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Ali Maschan Moesa, an official of Indonesia’s most powerful Islamist group, says: ‘‘Religion needs the state, and the state needs religion, but the relationship should not be too close.’’
Lena Rachmawati (R) and Ninikrohmawati, both 15, are students at a moderate Indonesian school.

Conflict hits Indonesia hard

Extremists rock tolerant nation

By Charles A. Radin
Globe Staff / May 9, 2005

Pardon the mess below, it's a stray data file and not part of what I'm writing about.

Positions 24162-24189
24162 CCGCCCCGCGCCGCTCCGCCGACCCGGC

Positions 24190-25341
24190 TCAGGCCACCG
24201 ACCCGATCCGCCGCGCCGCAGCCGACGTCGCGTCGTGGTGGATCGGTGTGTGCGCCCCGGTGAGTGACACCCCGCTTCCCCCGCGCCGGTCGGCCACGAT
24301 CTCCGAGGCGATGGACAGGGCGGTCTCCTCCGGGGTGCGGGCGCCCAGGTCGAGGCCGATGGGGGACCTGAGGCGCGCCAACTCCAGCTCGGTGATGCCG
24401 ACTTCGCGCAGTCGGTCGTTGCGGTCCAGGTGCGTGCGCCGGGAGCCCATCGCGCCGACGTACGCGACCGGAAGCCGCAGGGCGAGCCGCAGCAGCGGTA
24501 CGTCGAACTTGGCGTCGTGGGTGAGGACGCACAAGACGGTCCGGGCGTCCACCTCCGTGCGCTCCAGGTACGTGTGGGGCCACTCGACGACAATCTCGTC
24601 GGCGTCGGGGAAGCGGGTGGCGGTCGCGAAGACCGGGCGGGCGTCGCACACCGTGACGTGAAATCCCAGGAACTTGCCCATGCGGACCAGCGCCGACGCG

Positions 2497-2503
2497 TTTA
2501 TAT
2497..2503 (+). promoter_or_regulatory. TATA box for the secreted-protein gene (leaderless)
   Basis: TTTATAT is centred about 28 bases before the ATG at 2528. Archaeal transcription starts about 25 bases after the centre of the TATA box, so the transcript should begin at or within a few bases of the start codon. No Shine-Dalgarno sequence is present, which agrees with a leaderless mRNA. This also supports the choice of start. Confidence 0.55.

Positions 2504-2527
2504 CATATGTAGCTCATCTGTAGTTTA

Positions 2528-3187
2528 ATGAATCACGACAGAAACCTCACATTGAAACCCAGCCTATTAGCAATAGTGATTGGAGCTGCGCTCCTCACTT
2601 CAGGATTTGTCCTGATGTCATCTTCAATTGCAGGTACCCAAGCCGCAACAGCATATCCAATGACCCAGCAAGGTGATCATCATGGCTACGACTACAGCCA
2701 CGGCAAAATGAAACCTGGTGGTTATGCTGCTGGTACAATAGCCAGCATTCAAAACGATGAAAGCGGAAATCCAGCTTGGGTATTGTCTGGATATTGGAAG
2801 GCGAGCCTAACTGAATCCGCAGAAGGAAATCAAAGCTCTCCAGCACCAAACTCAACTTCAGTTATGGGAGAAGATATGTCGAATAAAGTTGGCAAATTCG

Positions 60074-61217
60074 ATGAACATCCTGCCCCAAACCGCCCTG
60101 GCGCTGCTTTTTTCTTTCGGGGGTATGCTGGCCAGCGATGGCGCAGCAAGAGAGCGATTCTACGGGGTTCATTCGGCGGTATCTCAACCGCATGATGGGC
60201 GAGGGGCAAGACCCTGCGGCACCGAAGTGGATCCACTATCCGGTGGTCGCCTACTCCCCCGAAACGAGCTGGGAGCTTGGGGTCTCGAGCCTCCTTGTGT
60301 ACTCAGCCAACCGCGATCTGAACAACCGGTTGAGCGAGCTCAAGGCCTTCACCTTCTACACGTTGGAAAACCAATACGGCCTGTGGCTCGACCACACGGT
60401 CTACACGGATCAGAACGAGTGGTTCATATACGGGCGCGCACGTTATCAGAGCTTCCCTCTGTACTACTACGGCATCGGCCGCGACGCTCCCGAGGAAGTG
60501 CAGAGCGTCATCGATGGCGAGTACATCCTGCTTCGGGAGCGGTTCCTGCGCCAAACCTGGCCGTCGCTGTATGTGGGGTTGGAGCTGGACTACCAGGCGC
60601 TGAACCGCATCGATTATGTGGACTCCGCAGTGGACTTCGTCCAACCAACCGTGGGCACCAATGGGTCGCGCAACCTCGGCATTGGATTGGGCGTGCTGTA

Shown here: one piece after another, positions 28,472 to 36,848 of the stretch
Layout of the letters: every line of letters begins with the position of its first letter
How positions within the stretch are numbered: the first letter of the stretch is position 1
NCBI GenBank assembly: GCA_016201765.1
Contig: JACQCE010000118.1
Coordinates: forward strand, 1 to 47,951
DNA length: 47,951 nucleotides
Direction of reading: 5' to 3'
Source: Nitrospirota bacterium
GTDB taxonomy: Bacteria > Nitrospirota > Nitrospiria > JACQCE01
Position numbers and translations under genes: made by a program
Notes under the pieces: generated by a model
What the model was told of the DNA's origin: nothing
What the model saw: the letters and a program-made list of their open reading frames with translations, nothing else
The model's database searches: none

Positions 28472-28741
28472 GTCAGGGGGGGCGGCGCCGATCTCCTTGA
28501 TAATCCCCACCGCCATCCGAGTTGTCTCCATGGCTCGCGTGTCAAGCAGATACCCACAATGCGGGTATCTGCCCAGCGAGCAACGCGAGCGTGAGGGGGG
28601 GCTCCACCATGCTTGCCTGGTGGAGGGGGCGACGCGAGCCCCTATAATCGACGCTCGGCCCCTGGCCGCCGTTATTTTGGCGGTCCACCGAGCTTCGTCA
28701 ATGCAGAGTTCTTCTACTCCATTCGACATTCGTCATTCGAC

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PEMOGON, Indonesia The men were marked as outsiders and Islamic fundamentalists by their untrimmed beards and long, flowing robes. They arrived, one or two at a time, in the summer of 2002, preaching, trading, selling rolls and sandwiches in this quiet village on the working-class side of Bali, where Muslims coexist placidly with Hindus, Buddhists, and animists. (Full article: 2226 words)

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